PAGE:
Merced County Times Newspaper
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UC Merced Research Week highlights opportunities for undergrads

UC Merced Research Week, March 1 through 5, consisted of five days of virtual presentations featuring some of UC Merced’s ground-breaking research and work.

Highlights of the all-virtual Research Week included campus experts talking about COVID-19, wildfires and collaborative studies with communities, virtual tours of UC Merced’s eight core labs or facilities, ranging from the vernal pools on the nature reserve to the Nuclear Magnetic Resonance Lab, and a showcase of research by undergraduate and graduate students.

Subjects ran the gamut from a study of immigration patterns to Shakespearean performances.

There were numerous opportunities for those online to direct questions to students, faculty and research staff.

One of the entities presenting during the event was UC Merced’s Undergraduate Research Opportunities Center (UROC).

Jorge Arroyo, director of UROC, told the Times, “UROC was established at UC Merced in Spring of 2014.  Its mission is to give undergraduate students access to research opportunities with structured support, including faculty member mentors.

“UC Merced Undergraduate Research Week is an annual series of events, and we are one office that participates in this.  It’s intended to allow research to be shared with the community.  Its purpose is to help community members  understand we’re not researching about the community, but rather we’re researching with the community.  So we’re trying to find ways and avenues to share what’s going on.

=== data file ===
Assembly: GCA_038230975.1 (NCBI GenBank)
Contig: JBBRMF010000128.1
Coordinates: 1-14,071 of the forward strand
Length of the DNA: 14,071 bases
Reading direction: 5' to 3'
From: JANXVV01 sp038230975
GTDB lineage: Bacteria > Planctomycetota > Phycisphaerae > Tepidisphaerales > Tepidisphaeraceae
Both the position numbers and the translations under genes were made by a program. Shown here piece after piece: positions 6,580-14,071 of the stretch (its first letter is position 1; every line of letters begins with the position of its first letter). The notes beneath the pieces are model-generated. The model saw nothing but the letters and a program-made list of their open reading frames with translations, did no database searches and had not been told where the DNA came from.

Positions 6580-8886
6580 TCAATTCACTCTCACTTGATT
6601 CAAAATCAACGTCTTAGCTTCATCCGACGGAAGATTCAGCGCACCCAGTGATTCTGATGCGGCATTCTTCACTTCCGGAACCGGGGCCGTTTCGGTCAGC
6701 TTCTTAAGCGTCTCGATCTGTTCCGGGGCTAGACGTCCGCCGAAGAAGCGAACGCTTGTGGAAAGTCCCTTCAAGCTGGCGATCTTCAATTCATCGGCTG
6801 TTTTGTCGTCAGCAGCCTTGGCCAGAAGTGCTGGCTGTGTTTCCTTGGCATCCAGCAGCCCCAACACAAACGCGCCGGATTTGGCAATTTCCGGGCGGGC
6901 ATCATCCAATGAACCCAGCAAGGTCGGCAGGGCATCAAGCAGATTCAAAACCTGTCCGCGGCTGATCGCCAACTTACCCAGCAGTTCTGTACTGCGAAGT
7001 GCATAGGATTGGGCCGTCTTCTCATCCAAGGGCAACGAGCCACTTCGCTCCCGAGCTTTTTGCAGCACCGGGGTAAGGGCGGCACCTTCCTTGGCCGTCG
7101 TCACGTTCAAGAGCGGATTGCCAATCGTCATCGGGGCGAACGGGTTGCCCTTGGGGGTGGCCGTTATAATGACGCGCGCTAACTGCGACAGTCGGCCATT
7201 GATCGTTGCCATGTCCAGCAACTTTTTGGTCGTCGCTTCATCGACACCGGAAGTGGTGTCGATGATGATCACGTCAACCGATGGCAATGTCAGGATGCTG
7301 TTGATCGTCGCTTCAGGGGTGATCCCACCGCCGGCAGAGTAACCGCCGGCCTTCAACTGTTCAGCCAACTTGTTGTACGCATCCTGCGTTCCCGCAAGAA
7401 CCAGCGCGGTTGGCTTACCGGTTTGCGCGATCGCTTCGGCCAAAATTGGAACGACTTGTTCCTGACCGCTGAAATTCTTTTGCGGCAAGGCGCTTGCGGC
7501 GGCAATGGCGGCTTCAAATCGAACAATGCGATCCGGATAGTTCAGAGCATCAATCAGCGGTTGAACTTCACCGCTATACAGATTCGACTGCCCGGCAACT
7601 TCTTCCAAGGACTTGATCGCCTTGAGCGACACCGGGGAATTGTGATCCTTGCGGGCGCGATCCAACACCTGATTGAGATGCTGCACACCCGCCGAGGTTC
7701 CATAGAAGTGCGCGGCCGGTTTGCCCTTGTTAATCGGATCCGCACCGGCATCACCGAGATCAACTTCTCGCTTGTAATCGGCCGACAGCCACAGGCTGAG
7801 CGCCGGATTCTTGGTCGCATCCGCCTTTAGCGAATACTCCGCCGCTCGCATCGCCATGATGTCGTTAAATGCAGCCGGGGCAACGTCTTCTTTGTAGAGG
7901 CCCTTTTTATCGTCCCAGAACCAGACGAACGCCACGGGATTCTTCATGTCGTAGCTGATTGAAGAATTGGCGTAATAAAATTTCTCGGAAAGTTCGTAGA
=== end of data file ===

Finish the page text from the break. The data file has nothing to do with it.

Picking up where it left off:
“UROC had a reception via Zoom on March 2 with eight presenters and one keynote speaker.  There were faculty members involved as presenters at that event.  “The keynote speaker spoke about community engaged research and its importance in involving the community itself.

“The presenter is a researcher who works with the Medical Education office on campus which collaborates with UCSF.  The two campuses, UCM and UCSF, are working together so more connections will happen, and they are the ones who will be spearheading the anticipated, much needed medical school.

“On the morning of March 3, UROC had its showcase.  There were 45 different presenters, who were mostly undergraduate students, and 60 people participating.  Previously, we’ve had faculty and graduate students participate as well.